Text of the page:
Structured pre-operative education for the experimental group included the following aspects: Pre-operative routines of hospital care on the previous day of surgery, on the day of surgery, (pre-, intra-, post-operative care and recovery) and post-operative exercises. For the experimental group, apart from the routine education by the nursing staff or doctors in the ward, individual teaching was given in a structured manner with interactive session by the investigator and it was possible to resolve their doubts regarding peri-operative nursing care. The session took about 10–15 min for each patient. The control group received the regular routine care given by health care team. Both experimental and control group patients were allowed to receive routine information by the doctors and nurses.

On the second post-operative day, the anxiety level of patients was assessed for both the groups using STAI (Y1) questionnaire. Factors influencing anxiety were assessed by the self-developed questionnaire.

Statistical analysis

Demographic data were analysed using frequency and percentage. The level of anxiety was expressed as mean and SD. Change in the level of anxiety from pre-operative period to post-operative period for experimental and control groups were calculated separately. Comparison of anxiety levels between experimental and control groups was calculated using independent two-sample t-test. A paired t-test was used to compare the difference in anxiety between pre- and post-operative period of measurement. Analysis of variance/t-test was used to identify the association of anxiety with demographic variable. A P < 0.05 was considered statistically significant. Randomisation was done using SAS software version 9.4. All the statistical analysis was performed using IBM SPSS Statistical Software for Windows, Version 21.0 (Armonk, NY, USA: IBM Corp).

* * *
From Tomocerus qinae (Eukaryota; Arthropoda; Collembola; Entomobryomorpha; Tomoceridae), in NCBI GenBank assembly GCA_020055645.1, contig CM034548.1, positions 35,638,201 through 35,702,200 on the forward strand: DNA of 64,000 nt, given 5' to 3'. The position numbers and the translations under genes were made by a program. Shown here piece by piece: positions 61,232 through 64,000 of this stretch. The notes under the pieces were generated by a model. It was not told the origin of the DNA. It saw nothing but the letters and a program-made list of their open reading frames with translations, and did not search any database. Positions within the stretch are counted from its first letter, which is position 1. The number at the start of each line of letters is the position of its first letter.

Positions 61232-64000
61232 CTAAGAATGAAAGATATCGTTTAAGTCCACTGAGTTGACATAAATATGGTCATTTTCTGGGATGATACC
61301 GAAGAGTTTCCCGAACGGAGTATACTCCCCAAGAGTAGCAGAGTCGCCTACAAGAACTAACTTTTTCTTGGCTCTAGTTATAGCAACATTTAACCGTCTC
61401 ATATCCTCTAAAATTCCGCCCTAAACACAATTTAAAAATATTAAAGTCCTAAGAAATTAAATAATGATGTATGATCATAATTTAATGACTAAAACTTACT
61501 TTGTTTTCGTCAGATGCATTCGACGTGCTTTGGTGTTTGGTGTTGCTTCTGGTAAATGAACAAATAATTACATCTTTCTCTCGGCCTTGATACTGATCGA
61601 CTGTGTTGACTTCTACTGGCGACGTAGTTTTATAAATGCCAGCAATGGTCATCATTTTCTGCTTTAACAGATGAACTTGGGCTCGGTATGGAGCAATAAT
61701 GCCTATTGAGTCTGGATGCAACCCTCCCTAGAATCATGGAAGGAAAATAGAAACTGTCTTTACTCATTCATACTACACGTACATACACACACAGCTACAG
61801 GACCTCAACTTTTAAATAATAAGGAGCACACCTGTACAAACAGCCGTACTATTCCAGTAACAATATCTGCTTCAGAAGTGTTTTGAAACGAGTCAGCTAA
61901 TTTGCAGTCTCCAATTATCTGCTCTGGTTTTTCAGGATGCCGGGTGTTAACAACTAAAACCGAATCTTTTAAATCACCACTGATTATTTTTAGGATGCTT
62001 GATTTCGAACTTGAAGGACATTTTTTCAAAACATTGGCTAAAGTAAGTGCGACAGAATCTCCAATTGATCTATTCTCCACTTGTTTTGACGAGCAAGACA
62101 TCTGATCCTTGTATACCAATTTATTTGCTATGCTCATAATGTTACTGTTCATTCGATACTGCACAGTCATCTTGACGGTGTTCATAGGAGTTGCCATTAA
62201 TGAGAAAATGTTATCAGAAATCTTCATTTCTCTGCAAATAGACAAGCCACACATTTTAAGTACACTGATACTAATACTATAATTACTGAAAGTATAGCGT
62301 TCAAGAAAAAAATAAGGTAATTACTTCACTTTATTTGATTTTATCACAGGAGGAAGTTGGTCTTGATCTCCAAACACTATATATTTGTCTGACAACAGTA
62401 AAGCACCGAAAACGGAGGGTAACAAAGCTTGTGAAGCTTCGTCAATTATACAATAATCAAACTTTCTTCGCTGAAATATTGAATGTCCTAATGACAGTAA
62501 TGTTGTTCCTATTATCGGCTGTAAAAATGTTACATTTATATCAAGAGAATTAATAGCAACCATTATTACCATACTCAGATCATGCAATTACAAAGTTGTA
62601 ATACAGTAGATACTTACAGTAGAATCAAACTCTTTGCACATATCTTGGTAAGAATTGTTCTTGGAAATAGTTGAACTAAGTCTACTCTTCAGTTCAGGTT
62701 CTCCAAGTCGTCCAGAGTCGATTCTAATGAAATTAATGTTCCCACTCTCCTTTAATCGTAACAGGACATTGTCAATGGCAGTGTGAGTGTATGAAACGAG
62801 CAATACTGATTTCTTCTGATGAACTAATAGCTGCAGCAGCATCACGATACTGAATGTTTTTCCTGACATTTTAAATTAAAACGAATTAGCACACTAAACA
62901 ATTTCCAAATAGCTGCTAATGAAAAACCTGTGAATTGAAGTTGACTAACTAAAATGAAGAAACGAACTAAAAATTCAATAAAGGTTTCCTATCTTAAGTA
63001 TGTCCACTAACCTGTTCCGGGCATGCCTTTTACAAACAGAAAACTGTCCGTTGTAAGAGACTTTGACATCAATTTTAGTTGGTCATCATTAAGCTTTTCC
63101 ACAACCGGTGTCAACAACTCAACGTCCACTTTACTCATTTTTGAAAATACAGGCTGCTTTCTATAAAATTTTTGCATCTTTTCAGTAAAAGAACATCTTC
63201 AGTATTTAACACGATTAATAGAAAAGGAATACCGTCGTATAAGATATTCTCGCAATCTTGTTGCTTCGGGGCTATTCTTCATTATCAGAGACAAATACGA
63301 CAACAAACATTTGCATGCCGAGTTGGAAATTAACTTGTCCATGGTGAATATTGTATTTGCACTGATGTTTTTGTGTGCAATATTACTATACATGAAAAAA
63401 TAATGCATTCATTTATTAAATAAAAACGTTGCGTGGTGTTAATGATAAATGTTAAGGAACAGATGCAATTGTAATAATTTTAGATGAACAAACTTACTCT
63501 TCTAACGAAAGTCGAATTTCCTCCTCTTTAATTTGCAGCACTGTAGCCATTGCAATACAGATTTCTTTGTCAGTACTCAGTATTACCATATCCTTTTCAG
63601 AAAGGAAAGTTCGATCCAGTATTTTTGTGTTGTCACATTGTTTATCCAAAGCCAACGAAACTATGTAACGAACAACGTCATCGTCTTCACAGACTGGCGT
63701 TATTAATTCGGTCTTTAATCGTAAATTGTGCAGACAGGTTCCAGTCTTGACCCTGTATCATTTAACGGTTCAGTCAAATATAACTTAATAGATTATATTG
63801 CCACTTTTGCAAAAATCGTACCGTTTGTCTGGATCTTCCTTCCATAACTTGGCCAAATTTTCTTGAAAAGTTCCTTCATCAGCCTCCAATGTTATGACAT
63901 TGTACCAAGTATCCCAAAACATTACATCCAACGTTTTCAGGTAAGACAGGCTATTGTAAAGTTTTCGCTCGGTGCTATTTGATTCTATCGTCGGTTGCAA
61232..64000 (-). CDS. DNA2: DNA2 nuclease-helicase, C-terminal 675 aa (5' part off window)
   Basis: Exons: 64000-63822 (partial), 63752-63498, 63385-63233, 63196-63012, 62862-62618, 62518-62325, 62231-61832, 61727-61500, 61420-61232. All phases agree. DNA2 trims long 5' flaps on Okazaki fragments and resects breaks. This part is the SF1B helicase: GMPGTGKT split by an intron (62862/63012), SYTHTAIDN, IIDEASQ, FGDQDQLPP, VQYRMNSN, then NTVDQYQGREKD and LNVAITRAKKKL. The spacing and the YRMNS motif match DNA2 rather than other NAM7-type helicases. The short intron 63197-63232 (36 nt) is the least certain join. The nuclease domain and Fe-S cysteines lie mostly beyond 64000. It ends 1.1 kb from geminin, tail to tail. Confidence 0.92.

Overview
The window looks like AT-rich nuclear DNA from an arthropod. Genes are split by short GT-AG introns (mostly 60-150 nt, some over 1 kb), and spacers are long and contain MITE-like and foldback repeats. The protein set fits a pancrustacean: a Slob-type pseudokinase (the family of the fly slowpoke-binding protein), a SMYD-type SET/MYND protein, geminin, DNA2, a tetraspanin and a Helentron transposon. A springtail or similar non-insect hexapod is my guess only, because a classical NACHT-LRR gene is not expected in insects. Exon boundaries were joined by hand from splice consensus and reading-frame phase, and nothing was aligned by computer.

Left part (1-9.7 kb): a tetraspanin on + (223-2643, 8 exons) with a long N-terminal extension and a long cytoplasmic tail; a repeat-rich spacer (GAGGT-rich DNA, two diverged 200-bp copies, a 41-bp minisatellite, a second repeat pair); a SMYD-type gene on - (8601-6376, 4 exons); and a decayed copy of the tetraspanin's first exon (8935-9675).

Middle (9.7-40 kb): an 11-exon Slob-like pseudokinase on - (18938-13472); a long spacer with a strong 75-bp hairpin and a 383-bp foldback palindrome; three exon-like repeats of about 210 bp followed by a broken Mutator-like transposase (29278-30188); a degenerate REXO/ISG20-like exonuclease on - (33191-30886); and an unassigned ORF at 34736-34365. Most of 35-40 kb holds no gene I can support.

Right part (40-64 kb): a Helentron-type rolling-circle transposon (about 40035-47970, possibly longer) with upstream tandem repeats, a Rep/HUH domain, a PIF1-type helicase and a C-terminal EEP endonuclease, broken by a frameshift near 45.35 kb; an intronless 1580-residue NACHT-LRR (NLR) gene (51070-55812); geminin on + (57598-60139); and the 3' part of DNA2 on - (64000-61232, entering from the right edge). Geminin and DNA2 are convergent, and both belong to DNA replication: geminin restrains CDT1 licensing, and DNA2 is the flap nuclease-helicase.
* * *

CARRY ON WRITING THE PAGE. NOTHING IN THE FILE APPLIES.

Results Top


This study was intended to assess the effect of structured pre-operative education on the level of anxiety among adult patients posted for elective orthopaedic surgery. Most of them belonged to the age group of above 57 years (43. 50%), majority of them (56.5% in experimental and 78.3% in control group) had family income of less than Rs. 10,000/month, 20 patients (87.0%) in experimental and 21 patients (91.3%) in the control group were posted for major surgery, and among the 46 patients, 14 (60.9%) in experimental and 15 (65.2%) in control group had previous history of surgery [Table 1].